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Neal Brings Good News to Potter Fans in Intriguing "Gospel"
on August 2, 2003
Evangelical and other devout Christians distrust popular culture and at times see it with outright hostility. This has been true in theater, on radio (Christian rock pioneer Larry Norman's wailing "Why should the devil have all the good music?") at toy stores and bookstands. J.K. Rowling's wildly successful Harry Potter book series is notable here, its themes of supernatural powers, combined with huge sales to pre-teens, inspiring criticism and even misguided protests such as library lawsuits and book burnings.
Recently, however, many conservative Christians have come to respect the Potter books for sophisticated portrayals of good and evil. Connie Neal addresses her Potter interpretation "The Gospel According to Harry Potter" to these Christians plus the few left who remain hostile toward a book series many of them never read.
Ms. Neal traverses through the first four Potter books, summing overlaying themes of each. She selects episodes (standing on the 9 ¾ platform, the shrinking door keys mystery, Ginny Weasley's rescue), character profiles (false faces of Professor Quirrell and Mad-Eye Moody, consistent citing of Hogwarts headmaster Dumbledore as a God-like figure) and character quotes. She then relates this at length to a Biblical story or theme, constantly focusing on the panoramic, constant battle between good and evil and subtleties within it. (Neal states on its front cover no one involved with the Potter series proper has authorized this book. Perhaps this is reason Neal provides a teaspoon of Potter followed by two cups of Bible.)
Ms. Neal, perhaps for Christian unity or not wanting to put Christian words into Harry's lightning-scarred head, fails somewhat to directly contradict anti-Potter views or any of the series' darker themes. (In personal asides, she recalls criticism received in radio and TV interviews and dealing with fallout from a satirical story on the Onion Web site relating Potter to Satanism.)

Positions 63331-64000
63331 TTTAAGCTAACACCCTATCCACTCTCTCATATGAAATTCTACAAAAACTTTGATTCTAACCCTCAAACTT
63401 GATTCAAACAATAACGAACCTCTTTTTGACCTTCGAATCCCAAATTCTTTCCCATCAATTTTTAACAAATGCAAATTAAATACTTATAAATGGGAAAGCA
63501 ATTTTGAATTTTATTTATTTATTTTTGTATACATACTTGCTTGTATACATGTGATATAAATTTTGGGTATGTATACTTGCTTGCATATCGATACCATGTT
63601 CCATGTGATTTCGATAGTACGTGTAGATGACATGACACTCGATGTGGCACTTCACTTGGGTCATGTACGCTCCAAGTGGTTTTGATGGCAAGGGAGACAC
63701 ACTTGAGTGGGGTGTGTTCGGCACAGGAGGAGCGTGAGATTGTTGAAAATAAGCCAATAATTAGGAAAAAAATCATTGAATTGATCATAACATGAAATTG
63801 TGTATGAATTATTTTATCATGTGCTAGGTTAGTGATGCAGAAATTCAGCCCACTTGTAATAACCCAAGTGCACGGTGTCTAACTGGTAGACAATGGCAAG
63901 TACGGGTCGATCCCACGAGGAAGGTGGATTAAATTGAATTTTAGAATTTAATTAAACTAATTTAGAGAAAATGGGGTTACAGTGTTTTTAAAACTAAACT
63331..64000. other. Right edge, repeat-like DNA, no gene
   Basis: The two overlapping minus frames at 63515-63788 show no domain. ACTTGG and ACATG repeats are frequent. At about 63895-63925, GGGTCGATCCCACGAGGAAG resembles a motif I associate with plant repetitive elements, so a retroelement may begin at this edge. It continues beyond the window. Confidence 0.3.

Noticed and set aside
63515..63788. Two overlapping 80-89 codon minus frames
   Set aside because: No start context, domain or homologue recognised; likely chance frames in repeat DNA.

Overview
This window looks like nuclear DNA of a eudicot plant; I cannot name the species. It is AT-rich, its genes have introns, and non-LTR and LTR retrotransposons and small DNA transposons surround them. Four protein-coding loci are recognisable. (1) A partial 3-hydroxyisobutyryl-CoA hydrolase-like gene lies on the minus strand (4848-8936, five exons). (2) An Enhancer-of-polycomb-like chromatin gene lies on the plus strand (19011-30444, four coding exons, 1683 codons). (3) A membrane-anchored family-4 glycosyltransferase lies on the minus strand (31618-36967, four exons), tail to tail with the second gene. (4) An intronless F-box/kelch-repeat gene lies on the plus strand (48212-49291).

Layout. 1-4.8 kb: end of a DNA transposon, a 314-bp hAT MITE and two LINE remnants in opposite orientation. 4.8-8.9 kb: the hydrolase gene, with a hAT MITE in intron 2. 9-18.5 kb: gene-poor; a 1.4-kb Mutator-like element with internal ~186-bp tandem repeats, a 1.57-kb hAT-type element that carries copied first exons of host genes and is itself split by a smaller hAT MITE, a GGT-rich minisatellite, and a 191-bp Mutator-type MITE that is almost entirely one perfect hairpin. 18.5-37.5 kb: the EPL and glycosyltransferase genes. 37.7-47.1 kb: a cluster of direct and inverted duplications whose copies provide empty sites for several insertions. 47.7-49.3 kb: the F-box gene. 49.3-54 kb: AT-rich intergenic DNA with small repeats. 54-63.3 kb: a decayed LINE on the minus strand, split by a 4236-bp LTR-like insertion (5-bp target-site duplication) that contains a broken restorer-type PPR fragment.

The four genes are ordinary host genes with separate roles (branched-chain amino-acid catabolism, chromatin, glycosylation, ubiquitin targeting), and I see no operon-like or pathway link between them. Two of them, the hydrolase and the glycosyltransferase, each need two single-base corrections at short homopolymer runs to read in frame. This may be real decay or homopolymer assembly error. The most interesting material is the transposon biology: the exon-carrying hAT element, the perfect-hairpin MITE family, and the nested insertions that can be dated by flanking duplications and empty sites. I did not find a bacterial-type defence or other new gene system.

A librarian at a Micigan Christian school and webmaster of one of the larger Harry Potter sites recently said of Rowling,"She is writing extremely moral books that show that evil is real and you have to take a stand against it, even at great cost to yourself." Connie Neal effectively relates that bedrock Biblical truth to Harry's spiritual quest. She also compares friends, enemies, mentors, and wolves dressed as sheep Harry encounters to Jesus' own ministry, while retaining Jesus' divinity and Harry's mortality.
To that end, the "Gospel According to Harry Potter" is useful to homilists and Sunday school teachers wanting to relate today's most popular action-adventure story with the first and truest. This book allows non-Potter readers to effectively discuss the series with those who've read them. It is recommended to Scripture readers intrigued by "the boy who lived", essential for Potter readers intrigued by the One who lives.